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Seniors invest aggressively in cryptocurrency

Mar 08,2018
Young Koreans are enthusiastic investors in cryptocurrency, but seniors are getting in on the game too - and more aggressively than the youth.

That is one of the conclusions of a survey by the Korea Financial Investors Protection Foundation that was released Wednesday.

According to the survey, which was conducted last December among 2,530 adults between the ages of 25 and 64, people in their 20s were most active in buying and selling cyrptocurrency. Nearly 23 percent had experience in buying cryptocurrency, while people in their 30s trailed at 19 percent.

The figures for people in their 40s and 50s were 12 percent and 8 percent. For people in their 60s, 11 percent had experience with cryptocurrency, indicating that retirees showed as much interest as their juniors.

The average investment size was greatest for people in their 60s, at 6.59 million won ($6,194).

The average for people in their 20s was 2.93 million won, while people in their 30s and 40s invested less than 4 million won. People in their 50s averaged 6.29 million won.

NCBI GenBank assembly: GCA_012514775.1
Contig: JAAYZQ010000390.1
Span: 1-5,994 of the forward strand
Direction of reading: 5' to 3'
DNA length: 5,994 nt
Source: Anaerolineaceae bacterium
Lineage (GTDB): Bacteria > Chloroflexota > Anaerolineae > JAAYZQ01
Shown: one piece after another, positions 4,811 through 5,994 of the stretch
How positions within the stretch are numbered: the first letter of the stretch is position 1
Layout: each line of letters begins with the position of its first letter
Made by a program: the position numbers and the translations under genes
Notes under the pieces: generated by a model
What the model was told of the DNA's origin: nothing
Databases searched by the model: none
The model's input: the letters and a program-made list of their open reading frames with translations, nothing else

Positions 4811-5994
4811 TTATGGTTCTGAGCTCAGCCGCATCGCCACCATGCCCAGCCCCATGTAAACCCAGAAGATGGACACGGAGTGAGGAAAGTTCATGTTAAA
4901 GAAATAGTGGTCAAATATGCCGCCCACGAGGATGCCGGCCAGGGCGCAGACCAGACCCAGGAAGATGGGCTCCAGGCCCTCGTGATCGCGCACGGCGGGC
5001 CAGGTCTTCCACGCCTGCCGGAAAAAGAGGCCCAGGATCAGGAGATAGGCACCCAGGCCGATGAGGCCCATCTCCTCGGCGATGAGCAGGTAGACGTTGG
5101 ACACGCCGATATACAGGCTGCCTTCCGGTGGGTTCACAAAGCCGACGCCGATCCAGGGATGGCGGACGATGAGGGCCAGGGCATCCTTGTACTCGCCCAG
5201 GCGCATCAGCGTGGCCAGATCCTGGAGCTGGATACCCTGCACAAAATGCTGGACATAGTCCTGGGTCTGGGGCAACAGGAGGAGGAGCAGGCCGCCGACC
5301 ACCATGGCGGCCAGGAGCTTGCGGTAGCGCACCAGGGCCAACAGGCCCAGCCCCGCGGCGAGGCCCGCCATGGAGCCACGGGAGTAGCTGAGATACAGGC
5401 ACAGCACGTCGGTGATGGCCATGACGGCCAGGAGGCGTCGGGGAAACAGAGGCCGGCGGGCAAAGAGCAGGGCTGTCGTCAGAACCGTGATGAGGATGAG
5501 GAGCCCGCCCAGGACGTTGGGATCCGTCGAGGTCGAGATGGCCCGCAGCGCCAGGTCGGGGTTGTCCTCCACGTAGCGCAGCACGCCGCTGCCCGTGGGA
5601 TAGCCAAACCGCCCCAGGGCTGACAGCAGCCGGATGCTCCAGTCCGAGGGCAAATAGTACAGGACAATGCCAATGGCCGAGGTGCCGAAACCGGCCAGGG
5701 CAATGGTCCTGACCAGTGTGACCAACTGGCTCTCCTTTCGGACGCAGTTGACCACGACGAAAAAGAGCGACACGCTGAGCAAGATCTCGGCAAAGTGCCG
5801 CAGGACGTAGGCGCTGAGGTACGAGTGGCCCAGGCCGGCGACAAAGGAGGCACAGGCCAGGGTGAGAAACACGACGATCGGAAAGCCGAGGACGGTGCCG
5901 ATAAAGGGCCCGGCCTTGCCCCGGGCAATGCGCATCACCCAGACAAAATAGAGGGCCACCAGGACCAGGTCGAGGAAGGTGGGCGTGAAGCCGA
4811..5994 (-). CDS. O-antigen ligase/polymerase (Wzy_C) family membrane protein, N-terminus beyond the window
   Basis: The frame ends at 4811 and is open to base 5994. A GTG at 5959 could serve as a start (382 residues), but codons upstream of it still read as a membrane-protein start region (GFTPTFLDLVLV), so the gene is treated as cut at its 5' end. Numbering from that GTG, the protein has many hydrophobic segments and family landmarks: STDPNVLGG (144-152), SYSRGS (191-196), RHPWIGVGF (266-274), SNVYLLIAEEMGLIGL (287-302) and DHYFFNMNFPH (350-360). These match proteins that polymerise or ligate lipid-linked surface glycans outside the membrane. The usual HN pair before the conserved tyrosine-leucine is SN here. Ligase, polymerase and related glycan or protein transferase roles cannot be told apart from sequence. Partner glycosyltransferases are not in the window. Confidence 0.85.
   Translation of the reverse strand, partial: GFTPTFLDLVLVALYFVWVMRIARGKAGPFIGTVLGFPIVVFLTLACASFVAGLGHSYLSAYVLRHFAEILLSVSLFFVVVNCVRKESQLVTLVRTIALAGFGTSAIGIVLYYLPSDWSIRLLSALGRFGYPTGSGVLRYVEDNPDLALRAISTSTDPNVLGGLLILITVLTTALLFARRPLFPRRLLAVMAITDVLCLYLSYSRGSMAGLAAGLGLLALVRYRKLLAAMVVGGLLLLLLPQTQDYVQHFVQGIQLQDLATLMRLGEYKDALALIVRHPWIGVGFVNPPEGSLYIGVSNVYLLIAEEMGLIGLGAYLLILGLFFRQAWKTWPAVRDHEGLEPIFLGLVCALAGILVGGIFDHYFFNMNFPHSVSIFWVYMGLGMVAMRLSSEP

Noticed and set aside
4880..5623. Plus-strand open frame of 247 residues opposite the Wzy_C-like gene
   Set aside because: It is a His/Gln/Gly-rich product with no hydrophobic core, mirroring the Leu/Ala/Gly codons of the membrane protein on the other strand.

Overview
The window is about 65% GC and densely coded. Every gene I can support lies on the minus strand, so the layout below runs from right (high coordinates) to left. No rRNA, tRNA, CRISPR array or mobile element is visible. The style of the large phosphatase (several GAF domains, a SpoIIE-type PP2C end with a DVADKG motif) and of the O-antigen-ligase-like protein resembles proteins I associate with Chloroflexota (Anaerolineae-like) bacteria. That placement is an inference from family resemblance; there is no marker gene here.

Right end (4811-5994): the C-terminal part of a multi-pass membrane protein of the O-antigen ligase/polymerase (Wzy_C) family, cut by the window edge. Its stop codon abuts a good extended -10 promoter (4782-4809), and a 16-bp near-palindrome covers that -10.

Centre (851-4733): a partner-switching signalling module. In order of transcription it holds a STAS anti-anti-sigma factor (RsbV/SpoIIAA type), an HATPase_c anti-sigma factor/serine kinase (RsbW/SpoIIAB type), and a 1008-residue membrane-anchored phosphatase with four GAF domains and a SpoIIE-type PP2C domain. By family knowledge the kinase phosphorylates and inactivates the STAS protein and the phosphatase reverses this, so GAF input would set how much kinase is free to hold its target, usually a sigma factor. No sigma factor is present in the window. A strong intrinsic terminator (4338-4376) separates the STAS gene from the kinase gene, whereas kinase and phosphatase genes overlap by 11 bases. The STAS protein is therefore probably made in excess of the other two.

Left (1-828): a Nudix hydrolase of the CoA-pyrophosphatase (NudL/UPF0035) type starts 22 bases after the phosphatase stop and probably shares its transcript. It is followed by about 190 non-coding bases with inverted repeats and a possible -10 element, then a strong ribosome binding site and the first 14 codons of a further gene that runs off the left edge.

In fact, among respondents in their 60s, 42 percent were investing more than 3 million won, while those investing more than 10 million won accounted for 21 percent.

In the 50s age group, less than 10 percent invested more than 10 million won. For respondents in their 20s and 30s, more than 40 percent were investing less than 1 million won.

“The older the investor, the larger the investment,” said Kwon Soon-chae, a senior analyst at the investment protection foundation.

But many are concerned that older investors don’t really understand the risks of cryptocurrency.

“There’s a need for older investors to not lose their retirement savings on cryptocurrency investments,” cautioned Kwon.

The survey indicates that the hype over cryptocurrency at the beginning of the year has been easing. In fact, those that continued to own cryptocurrency only accounted for 6.4 percent of total respondents, while those that have never invested accounted for 31.3 percent.

When that group was asked if they were considering investing, only 7 percent said they would, while those that admitted reluctance accounted for 23.1 percent. People who had no plan of doing so accounted for nearly 70 percent.

The biggest reason holding them back was worries about the hacking of cryptocurrency, accounting for 46.2 percent of the respondents. The second largest reason was the severe volatility of the market, at 31.4 percent.

BY LEE HO-JEONG [lee.hojeong@joongang.co.kr]


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